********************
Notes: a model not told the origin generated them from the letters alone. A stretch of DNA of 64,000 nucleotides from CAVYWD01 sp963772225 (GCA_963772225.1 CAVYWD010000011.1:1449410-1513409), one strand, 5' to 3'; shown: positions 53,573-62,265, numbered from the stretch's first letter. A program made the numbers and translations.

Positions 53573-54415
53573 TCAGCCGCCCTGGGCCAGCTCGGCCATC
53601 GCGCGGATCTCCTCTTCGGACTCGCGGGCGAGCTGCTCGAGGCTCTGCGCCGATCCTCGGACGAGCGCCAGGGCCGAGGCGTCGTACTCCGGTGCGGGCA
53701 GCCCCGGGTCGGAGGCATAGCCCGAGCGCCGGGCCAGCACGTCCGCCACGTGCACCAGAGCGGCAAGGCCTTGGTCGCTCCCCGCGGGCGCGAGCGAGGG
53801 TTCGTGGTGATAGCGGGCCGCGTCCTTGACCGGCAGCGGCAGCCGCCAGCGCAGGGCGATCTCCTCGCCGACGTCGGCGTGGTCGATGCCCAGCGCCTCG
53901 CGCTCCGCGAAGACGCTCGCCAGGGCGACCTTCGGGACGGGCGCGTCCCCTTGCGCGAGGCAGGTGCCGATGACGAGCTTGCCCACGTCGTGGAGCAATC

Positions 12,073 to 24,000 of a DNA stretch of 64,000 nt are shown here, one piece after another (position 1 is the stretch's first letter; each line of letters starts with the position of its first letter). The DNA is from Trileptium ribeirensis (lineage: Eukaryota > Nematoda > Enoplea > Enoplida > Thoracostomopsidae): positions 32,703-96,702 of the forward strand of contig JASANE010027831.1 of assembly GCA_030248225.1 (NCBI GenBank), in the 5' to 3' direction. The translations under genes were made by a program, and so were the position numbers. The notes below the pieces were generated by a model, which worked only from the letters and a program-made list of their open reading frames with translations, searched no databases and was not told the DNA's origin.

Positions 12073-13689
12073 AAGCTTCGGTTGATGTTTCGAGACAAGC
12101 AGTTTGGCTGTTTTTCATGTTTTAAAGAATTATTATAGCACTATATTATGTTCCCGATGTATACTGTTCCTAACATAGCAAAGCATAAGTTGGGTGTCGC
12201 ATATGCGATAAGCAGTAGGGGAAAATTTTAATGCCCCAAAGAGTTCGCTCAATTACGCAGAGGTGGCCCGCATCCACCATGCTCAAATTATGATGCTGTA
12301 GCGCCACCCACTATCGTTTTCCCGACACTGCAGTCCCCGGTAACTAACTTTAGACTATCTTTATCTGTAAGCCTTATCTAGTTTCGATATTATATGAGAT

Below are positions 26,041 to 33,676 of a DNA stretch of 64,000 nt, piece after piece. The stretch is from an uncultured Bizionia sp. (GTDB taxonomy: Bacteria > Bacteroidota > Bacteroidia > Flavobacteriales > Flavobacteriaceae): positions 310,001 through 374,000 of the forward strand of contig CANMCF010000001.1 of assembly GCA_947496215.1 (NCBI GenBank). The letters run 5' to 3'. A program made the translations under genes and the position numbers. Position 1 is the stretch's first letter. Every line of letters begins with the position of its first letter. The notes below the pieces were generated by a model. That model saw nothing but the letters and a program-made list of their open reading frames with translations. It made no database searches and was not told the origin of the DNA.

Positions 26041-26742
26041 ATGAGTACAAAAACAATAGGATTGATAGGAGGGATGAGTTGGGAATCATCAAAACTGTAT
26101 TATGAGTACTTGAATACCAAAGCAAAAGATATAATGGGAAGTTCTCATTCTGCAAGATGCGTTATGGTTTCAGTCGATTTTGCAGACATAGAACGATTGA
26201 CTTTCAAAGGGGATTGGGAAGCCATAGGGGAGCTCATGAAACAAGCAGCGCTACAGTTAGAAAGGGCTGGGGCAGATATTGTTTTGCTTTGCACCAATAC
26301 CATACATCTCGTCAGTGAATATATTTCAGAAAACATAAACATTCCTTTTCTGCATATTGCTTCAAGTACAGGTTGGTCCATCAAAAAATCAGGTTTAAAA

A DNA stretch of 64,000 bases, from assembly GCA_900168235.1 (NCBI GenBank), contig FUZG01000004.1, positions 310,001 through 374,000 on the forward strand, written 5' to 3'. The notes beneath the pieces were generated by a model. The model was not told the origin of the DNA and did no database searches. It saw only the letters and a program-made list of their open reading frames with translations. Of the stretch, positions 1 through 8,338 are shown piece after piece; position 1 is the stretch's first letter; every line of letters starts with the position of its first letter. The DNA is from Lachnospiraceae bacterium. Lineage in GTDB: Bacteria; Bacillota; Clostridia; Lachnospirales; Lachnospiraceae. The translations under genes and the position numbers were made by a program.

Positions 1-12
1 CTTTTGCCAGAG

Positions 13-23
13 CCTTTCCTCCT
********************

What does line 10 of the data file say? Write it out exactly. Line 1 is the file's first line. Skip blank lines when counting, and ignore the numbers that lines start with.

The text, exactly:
12073 AAGCTTCGGTTGATGTTTCGAGACAAGC